Pros and cons of feeding an insect growth regulator
Horn flies create a pesky and expensive problem for producers. Some estimates indicate losses due to horn flies on cattle populations in the United States top $800 million each year.
The irritating insects inflict the greatest toll on momma cows and growing calves. The constant biting causes annoyance and blood loss in animals. This leads to energy loss due to fighting off the flies, decreased grazing and lower milk production. Horn flies can also be the source of the spread of summer mastitis in non-lactating mammary glands.
Feed-through fly control
One effective tool to control the horn fly population in herds is the use of feed-through fly control. Feed-through fly control can be found in tub, block, feed additive or loose mineral form.
Feed-through fly control contains a product called insect growth regulator (IGR). When an animal consumes the insect growth regulator it passes through the animal’s feces and prevents the fly larvae from developing and reaching maturity. “Depending on the active ingredient used, it may just control horn flies (Methoprene) or it may control horn, face, stable and house flies (Tetrachlorvinphos or Diflubenzuron),” Elizabeth MacConnell Picking, University of Missouri Extension Livestock Specialist, said.
When to use feed-through fly control
Producers should start feeding a feed-through product 30 days before the last frost in the spring and 30 days past the first frost in the fall. “When fed before flies start to emerge, a feed through fly control product can minimize flies from hatching from manure piles, reducing fly bites that make livestock uncomfortable, reduce weaning weights and cause infections like pinkeye and mastitis,” Picking explained.
The IGR products prevent fly maggots from maturing, therefore reducing the fly population that causes a variety of problems for livestock. In addition, feed-through fly control works well in combination with other fly control methods. “In some situations, it is beneficial in terms of using another method of control to rotate into the program, so you won’t develop insect resistance,” Dr. Kelly Loftin, University of Arkansas professor and entomologist, said.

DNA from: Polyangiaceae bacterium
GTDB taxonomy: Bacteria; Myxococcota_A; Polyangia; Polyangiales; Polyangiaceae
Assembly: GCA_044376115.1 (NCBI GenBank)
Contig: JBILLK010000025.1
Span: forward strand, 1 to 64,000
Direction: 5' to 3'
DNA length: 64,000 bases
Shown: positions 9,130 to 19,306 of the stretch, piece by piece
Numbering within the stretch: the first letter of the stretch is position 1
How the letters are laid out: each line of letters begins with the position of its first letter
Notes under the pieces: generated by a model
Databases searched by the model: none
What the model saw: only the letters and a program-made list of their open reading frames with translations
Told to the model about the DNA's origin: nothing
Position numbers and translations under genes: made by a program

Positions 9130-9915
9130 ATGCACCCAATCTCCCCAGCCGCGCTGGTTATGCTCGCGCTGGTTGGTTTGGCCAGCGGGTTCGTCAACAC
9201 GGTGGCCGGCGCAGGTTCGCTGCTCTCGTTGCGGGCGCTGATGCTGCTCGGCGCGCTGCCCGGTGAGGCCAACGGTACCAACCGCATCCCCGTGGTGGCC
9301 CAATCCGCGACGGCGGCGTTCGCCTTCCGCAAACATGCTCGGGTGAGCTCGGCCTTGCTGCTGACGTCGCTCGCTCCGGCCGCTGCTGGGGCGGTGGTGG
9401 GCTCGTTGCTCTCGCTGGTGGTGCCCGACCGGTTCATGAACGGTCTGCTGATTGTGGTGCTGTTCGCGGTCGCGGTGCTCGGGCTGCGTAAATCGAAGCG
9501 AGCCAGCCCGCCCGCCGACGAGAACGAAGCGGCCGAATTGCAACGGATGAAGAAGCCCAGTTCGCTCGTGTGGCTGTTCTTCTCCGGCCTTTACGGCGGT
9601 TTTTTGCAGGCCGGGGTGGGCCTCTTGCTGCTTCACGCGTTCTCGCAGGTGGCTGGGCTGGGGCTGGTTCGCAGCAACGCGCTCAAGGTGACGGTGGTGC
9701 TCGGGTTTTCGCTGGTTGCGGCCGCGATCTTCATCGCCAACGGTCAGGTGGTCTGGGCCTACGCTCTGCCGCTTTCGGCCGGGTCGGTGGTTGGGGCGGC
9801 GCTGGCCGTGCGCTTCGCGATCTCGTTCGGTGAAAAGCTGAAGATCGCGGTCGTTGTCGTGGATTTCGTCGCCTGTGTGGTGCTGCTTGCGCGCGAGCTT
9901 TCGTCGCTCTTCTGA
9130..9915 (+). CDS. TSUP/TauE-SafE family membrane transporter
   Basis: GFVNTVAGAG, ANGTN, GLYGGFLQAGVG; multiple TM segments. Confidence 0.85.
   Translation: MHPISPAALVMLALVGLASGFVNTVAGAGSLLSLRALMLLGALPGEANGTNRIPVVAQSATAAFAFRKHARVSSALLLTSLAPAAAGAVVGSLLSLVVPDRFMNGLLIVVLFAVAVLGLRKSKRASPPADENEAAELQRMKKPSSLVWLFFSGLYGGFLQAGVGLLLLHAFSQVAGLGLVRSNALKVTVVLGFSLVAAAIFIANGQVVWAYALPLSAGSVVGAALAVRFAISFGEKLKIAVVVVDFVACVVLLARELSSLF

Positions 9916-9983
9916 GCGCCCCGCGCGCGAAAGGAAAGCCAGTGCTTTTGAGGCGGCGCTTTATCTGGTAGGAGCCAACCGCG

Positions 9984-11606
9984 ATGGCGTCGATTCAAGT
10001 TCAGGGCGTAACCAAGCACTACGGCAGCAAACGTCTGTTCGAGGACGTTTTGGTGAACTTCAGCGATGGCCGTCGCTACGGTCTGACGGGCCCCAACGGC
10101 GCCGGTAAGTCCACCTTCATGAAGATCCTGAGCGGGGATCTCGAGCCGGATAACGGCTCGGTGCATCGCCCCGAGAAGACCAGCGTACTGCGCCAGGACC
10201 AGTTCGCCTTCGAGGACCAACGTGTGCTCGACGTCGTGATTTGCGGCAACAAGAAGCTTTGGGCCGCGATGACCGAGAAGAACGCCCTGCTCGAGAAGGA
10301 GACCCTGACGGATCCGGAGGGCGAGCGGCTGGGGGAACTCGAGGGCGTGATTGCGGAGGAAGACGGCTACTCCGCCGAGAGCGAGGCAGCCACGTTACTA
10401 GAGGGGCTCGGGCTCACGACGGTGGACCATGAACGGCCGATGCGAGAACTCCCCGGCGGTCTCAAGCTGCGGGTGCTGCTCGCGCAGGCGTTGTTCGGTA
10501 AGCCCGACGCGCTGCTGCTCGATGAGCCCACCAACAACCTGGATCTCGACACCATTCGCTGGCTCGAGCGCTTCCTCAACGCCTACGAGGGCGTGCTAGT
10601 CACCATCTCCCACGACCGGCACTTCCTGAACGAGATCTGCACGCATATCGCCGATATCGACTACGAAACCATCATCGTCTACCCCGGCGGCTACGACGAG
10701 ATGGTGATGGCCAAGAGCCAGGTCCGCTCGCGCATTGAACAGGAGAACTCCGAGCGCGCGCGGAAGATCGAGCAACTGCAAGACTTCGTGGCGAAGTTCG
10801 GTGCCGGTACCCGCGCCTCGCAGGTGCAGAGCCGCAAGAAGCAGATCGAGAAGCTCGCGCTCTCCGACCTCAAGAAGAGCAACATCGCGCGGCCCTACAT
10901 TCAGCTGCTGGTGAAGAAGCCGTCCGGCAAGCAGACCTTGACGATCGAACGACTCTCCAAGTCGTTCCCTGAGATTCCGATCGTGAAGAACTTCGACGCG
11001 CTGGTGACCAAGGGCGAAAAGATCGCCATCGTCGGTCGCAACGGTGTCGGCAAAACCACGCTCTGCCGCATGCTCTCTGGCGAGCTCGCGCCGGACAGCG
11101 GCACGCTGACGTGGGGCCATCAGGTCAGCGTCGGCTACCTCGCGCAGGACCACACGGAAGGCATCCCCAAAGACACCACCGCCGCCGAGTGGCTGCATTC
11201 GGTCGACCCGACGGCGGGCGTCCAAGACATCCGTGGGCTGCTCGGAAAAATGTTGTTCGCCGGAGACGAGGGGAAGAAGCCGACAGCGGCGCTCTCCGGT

Another benefit of feed-through fly control comes with its ease of use. Producers don’t have to run cattle through a chute like they would to apply pour-ons or sprays.
IGR fly control requires patience. If producers wait to start feeding the feed-through fly control after adult flies are present, the results will be delayed. “The key to using insect growth regulators is the producer needs to keep in mind that it has no effect on adult flies,” Loftin stated. “Producers need to have a little bit of patience and understand it is not going to be immediate.”
Additionally, producers need to make sure their animals are consuming the recommended portion of the feed-through fly control each day. “If the animal is only getting a partial dose, it is not going to be that effective,” Loftin added.
Another challenge includes the product’s effectiveness decreases if cattle are in close proximity to an untreated herd. “The downside of relying solely on a feed-through product for fly control occurs when neighboring farms do not use a feed-through fly control product and flies are able to migrate,” Picking stated.
Picking suggests using a combination of feed-through fly control products with other control methods like sprays, pour-ons, impregnated tags, or dust baths.